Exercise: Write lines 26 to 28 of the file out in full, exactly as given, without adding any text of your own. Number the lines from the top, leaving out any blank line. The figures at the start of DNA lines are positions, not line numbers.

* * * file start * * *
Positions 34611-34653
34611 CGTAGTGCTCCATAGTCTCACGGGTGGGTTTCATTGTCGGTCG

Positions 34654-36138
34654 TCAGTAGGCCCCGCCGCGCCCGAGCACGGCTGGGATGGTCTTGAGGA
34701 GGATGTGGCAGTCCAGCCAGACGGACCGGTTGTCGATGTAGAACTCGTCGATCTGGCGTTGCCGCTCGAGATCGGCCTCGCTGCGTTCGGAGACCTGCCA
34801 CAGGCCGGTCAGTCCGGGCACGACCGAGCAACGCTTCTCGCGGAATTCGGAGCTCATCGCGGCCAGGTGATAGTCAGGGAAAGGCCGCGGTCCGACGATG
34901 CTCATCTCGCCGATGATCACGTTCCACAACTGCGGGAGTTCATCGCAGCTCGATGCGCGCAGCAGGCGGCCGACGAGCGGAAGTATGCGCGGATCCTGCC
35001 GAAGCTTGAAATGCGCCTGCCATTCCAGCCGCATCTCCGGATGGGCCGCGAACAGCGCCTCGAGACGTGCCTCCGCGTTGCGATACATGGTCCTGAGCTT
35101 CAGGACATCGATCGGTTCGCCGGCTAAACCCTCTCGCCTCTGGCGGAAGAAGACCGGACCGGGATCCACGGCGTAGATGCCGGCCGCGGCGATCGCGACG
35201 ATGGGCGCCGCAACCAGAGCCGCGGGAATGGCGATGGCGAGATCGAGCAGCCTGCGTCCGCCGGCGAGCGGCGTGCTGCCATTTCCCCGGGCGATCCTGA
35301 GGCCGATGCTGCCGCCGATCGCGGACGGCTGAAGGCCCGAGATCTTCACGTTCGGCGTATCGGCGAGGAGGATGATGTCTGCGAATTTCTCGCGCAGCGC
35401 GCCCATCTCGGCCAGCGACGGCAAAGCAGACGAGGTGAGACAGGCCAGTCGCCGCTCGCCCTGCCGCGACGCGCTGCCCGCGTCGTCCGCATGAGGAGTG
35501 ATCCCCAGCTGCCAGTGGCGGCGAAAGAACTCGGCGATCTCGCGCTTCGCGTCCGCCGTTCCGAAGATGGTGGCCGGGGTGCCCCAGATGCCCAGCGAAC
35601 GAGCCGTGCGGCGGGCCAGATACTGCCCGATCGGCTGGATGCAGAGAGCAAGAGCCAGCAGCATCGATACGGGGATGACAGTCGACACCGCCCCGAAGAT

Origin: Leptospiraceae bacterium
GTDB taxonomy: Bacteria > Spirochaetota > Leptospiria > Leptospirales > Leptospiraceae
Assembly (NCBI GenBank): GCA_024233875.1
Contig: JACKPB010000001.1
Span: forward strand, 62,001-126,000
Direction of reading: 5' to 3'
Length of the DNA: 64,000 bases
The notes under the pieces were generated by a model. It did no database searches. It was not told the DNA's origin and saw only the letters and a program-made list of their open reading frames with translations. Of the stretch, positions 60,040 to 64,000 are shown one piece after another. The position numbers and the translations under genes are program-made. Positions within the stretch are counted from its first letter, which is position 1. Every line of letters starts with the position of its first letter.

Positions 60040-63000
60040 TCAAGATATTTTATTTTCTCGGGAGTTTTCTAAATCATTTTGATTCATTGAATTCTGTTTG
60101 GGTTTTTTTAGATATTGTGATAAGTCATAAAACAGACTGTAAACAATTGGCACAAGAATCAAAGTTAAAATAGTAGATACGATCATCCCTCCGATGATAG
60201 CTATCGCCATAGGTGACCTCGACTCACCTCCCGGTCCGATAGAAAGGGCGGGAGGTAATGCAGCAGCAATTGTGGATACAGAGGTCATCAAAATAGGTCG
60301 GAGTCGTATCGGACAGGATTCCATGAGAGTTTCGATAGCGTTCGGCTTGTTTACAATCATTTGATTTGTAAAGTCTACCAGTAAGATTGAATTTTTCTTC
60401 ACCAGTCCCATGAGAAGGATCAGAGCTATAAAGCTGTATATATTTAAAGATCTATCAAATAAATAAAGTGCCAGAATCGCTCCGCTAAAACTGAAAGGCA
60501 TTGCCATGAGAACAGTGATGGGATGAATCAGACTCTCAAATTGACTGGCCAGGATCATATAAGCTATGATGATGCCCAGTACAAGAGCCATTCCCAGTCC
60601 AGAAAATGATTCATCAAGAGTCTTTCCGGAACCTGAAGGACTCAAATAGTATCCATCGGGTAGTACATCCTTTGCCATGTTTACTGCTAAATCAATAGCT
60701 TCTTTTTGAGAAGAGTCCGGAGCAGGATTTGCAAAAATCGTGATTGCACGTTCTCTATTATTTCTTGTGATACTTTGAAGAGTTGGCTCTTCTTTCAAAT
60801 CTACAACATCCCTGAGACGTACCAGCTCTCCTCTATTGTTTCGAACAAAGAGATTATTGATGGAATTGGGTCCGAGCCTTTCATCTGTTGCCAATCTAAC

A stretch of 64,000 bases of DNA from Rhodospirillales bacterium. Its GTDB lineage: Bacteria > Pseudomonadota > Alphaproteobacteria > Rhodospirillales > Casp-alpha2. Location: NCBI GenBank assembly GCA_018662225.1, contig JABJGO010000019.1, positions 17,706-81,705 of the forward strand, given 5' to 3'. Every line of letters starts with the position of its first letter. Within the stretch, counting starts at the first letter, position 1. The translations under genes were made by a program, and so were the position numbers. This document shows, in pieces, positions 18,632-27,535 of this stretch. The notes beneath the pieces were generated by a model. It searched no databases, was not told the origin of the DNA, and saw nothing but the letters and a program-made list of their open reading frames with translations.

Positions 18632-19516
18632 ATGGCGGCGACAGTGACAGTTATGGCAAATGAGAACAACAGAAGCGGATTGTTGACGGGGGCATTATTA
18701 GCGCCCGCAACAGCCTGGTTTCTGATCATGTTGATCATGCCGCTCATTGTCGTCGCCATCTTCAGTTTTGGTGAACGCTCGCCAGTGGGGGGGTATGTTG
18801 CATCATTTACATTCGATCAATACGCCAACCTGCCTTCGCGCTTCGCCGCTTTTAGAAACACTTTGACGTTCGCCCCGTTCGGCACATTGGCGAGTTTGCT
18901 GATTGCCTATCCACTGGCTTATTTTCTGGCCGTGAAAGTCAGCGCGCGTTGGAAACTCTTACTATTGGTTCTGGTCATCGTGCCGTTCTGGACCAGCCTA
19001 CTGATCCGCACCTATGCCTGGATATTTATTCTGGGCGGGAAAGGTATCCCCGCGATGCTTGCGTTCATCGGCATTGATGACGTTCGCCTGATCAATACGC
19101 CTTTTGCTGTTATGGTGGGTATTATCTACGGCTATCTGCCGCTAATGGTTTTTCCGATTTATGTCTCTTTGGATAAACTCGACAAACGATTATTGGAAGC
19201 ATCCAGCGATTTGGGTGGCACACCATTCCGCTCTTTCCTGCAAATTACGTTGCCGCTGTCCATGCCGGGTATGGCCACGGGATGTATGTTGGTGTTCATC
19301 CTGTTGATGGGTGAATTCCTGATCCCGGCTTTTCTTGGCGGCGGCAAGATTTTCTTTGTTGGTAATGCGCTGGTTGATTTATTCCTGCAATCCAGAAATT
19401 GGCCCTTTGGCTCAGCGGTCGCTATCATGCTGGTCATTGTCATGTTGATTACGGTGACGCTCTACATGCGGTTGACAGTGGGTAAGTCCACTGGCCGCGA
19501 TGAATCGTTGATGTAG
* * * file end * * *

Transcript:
60201 CTATCGCCATAGGTGACCTCGACTCACCTCCCGGTCCGATAGAAAGGGCGGGAGGTAATGCAGCAGCAATTGTGGATACAGAGGTCATCAAAATAGGTCG
60301 GAGTCGTATCGGACAGGATTCCATGAGAGTTTCGATAGCGTTCGGCTTGTTTACAATCATTTGATTTGTAAAGTCTACCAGTAAGATTGAATTTTTCTTC
60401 ACCAGTCCCATGAGAAGGATCAGAGCTATAAAGCTGTATATATTTAAAGATCTATCAAATAAATAAAGTGCCAGAATCGCTCCGCTAAAACTGAAAGGCA